The Canada St bridge which will soon start to be lifted into place is going to be a fantastic addition to Auckland, opening up the old Nelson St motorway off-ramp to use by people walking and cycling to the western side of the city centre. Not only does it provide a useful function but it looks good too. The off-ramp might not have been a high priority route if it hadn’t been for the fact that the infrastructure was sitting there unused for around a decade. As such it represents part of the change Auckland is starting to experience, making better use of what’s available to get more out of our transport system. What happens when those walkers and cyclists get to the off-ramp is going to a different story though.
The old off-ramp should mark a fantastic arrival to the city centre as people glide above the motorway below while able to admire the fantastic views out to the Harbour Bridge and the North Shore. It appears now though that this experience will be severely constrained thanks to massive 3m high barriers that will turn the off ramp into more of a trench. The barriers have only just started going up but thanks to the temporary construction walls it’s not hard to imagine what things will be like when finished.
The thick black poles are the part of the permanent barrier structure and will eventually hold glass panels. As you can see from the images below, due to their size, on some angles they combine to create a solid wall, obscuring any view. They will also likely make the off-ramp feel narrower than it actually is.
And on the southern of K Rd
And this is where the cycleway joins the Pitt St/Nelson St intersection
We first heard rumours about this a few months ago and tried to get the NZTA to change their mind but were told it was too late and that the barrier had already been ordered from Germany.
Just why we’ve ended up with such a disappointing outcome appears to be the result of some overzealous process following/box ticking with those working on the project scared about people throwing objects off or worse jumping off the bridge. I think there might be merit in that argument if it wasn’t for the presence of so many other bridges around from which the same thing could happen – many of which are higher above the motorway than the old off-ramp. So I took a little trip to highlight them.
The closest example and the one with the lowest barrier crosses right above the off-ramp and is where first photo above were taken from – Hopetoun St.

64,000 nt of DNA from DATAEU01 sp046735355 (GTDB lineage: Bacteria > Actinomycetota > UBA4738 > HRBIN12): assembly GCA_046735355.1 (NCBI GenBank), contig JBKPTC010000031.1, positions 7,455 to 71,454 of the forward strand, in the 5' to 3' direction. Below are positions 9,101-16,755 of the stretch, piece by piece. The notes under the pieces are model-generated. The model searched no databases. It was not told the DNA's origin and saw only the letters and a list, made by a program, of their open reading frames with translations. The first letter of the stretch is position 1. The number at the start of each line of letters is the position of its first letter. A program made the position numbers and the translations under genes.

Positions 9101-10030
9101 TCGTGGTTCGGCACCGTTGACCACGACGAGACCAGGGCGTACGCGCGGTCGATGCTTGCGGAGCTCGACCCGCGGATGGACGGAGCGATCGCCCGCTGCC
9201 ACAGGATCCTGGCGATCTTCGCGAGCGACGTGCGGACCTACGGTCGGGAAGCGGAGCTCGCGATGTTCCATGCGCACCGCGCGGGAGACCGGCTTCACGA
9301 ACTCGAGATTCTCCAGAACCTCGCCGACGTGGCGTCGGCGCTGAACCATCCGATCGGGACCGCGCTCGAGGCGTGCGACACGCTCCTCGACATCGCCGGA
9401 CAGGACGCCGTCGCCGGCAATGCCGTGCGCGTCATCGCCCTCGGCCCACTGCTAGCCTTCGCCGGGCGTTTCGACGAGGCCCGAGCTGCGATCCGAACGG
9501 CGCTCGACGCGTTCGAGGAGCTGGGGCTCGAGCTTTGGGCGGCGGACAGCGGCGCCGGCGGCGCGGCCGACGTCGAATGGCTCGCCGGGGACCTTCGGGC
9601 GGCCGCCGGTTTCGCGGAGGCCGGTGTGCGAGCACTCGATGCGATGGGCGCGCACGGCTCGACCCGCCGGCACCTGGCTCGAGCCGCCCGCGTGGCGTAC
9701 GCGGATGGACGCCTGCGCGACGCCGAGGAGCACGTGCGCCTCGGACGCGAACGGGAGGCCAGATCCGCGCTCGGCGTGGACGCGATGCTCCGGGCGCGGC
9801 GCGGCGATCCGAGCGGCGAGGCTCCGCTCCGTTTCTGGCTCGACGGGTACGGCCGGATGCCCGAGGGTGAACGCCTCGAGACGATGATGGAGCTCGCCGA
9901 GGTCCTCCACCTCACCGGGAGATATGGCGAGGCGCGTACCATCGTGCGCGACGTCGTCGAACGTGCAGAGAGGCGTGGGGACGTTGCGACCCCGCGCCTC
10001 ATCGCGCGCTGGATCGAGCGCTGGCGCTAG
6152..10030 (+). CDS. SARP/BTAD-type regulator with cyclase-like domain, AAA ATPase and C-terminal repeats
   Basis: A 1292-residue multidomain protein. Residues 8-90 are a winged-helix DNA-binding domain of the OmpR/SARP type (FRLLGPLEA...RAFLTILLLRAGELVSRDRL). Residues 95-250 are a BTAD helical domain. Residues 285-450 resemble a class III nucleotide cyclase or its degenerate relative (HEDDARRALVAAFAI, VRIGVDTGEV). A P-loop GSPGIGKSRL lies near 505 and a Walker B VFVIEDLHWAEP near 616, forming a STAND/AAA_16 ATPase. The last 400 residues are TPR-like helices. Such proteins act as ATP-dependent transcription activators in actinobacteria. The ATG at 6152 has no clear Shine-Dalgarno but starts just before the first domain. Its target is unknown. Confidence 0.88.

Next up Wellington St is a bit higher and more bulky but doesn’t feel onerous or like it impedes.
And Upper Queen St which is a similar height and with a similar but slightly different design. Of note the bridge was recently upgraded when the cycleway was added so if there was some technical requirement to have higher barriers then surely they should have changed then.
Using the same design as Upper Queen St is Symonds St which is even higher above the motorway.
Probably the highest barrier (other than K Rd) was on one part of the Newton Rd Bridge. The first section below is the part that crosses over Ian McKinnon Dr and has an addition to the base barrier while the second image is over the motorway itself and doesn’t have the extra addition.
Lastly here’s Bond St and again what appears to be a pretty standard height barrier.
All of the examples above are clearly been in place for some time. They seem to strike good balance between safety and not being too obstructive. Sure it’s entirely possible that something or someone could go over the barrier yet if I can only think of one example recently where there’s been an incident from any of these bridges. It’s a shame the NZTA has taken such an overcautious approach to the off-ramp, in the process removing some of the elements that would have made the route so special.
Here’s a couple of my favourite comments from twitter when I highlighted this issue yesterday.
— Chris Owen (@icebirdmail) August 22, 2015